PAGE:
Propellerhead Reason 4

Propellerhead Reason 4

Reason’s Thor synthesizer offers extensive filtering and modulation options, and sounds as massive as it looks.

 

Having essentially started the business of software emulation of classic musical hardware, Propellerhead Software has worked very hard on delivering a comprehensive, self-contained virtual synthesizer and audio processing rack to rival expensive, heavy hardware equivalents. Reason is the result of these combined efforts, and after eight years and four versions, this rack is rockin’ in a major way.

 

Unlike many other full-spectrum audio recording suites, Reason concentrates on emulating a typical analog/digital synthesizer studio, with a large array of separate components that can be plugged into one another with virtual patch cables, mixed through a mixer, and output to separate audio channels. There’s an integrated MIDI sequencing window, which is one aspect of the program that has undergone significant changes and enhancements. For folks already using a dedicated recording package such as Logic Studio or Ableton Live, and who want to access the vast array of sonic tools in Reason, the ReWire protocol lets Reason connect to these programs in the background (instead of through the more typical Audio Units plug-in interface). The real fun—and power—of Reason comes into play when you hit the Tab key, and the whole virtual rack flips around to let you engage in cabling modules together in myriad ways, opening up the floodgates to intensely creative—and fun—experimentation.

 

There are a medley of truly cool synthesizers in Reason, including a straightforward subtractive synthesizer, très cool retro drum machine and sample playback synth, and wild sonic monsters such as the Malstrom granular synth, which sounds like it was salvaged from a crashed alien spacecraft. One of the biggest new additions to Reason 4 is the Thor modular synthesizer, a truly heavy-hitting leviathan capable of ground-shaking sonic waves of bliss. The range of modulation options, filters, and oscillators is really impressive, and the truth is that we’d love to see this beast available as a separate AU plug-in. The scope of Thor is beyond what we could ever hope to cover in this review, but for any existing Reason user, it’s reason enough to bite the bullet and order the upgrade.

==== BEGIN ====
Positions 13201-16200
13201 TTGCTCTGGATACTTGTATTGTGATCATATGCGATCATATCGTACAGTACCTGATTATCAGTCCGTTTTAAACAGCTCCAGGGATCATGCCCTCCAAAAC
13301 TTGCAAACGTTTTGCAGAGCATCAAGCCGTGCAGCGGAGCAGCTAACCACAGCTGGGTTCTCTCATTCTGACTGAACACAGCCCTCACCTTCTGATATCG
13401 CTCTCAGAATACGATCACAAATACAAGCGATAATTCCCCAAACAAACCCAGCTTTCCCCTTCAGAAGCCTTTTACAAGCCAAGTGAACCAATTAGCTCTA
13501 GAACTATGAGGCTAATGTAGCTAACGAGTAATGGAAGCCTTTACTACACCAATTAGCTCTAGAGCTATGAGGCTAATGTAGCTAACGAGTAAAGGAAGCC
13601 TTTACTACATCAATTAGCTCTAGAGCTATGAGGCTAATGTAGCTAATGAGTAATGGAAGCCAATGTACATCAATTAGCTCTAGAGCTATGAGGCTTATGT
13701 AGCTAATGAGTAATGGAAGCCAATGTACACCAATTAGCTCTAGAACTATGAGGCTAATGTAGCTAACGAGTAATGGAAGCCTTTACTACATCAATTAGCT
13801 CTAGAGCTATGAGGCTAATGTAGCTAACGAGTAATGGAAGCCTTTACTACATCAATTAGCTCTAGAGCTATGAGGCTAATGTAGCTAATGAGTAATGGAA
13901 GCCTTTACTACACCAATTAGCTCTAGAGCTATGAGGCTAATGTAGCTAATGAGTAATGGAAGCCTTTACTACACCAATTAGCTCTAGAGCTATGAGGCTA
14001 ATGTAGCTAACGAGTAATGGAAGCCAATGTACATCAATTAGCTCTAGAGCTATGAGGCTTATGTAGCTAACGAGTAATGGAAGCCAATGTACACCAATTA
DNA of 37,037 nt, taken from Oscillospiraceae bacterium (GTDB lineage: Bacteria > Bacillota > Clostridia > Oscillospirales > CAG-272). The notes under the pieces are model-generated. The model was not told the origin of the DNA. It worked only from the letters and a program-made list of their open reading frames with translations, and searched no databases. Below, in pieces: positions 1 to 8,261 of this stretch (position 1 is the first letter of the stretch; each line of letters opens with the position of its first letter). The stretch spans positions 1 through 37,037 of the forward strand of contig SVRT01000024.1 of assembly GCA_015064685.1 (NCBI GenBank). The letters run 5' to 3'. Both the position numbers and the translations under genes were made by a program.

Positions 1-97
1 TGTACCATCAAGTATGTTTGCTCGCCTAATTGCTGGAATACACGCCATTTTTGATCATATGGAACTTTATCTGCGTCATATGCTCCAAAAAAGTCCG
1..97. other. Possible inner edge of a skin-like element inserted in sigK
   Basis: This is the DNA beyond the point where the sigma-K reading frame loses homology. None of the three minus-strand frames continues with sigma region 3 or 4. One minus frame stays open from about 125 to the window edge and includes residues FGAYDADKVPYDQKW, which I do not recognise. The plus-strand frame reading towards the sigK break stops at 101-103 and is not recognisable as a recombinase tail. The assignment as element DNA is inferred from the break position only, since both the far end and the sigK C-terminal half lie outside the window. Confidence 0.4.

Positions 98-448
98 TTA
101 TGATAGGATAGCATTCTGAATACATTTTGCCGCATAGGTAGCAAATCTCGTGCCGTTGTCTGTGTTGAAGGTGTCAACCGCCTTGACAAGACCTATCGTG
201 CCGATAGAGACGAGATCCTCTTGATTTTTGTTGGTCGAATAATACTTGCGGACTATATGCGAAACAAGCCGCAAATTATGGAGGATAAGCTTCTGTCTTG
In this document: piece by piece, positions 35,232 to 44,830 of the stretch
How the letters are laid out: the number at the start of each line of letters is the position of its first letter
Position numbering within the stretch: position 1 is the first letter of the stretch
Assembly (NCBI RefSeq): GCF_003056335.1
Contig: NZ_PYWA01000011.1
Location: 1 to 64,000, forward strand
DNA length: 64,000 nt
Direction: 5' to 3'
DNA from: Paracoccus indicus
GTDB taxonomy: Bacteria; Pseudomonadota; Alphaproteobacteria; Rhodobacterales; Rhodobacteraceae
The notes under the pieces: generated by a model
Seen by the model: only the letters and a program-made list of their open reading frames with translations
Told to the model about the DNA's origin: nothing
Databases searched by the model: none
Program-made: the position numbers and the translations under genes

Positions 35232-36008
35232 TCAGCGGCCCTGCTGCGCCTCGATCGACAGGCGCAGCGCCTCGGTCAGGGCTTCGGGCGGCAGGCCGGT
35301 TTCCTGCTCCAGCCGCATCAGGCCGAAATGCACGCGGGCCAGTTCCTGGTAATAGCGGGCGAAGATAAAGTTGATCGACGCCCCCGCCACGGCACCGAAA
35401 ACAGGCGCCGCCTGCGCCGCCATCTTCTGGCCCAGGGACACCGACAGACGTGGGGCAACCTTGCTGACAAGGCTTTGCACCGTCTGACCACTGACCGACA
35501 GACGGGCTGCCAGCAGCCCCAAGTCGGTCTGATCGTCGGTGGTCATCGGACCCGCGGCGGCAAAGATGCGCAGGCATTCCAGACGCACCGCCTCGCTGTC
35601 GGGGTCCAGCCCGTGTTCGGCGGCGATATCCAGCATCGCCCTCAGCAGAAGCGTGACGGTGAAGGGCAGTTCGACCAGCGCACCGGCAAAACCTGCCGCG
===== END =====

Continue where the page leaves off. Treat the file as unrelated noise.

As far as audio-sweetening goodies, Reason has everything plus the kitchen sink, from utilitarian equalization and mastering dynamics processors to Scream, perhaps our favorite distortion processor in the known audio universe (and which has no hardware or software counterpart). Reason 4 has also added a longtime wish-list item—a very capable arpeggiator, which automatically plays selected ranges of notes in a variety of different cyclic patterns and speeds, making it easy to quickly whip up lovely permutations of bubbly musical passages. Like KraftWerk? Now you can sound just like ’em, without ever setting foot in Berlin. The newly reworked Sequencer window makes it much easier to edit recorded music and automation than previous versions, with additions both large and subtle. Earlier versions were sometimes exercises in frustration, but the enhanced track editing abilities of Reason 4 are right on the money.

 

The two issues that have always been a limitation of Reason are still unresolved: the lack of support for AU plug-ins and no facility for recording sampled audio into its own dedicated track. There are workarounds for the second issue—loading long samples into Reason’s sampler modules and playing them back as MIDI tracks—but we’d really like to see this drawback addressed in a future version.

 

The bottom line. Reason 4 is a slick, lovely sounding upgrade to an already popular music creation tool, and merits serious consideration as a one-stop shop for modern music production.

 

COMPANY: Propellerhead Software

CONTACT: www.propellerheads.se

PRICE: $499, $129 upgrade from any previous version

REQUIREMENTS: 1GHz, G4 or later or Intel PCU, Mac OS 10.4 or later, 512MB RAM (1GB recommended)

Awesome Thor modular synth. Slick new note arpegiattor. Wide range of audio processing tools. Enhanced MIDI sequencer.

No Audio Units support. Still no dedicated sampled audio track.

 

 

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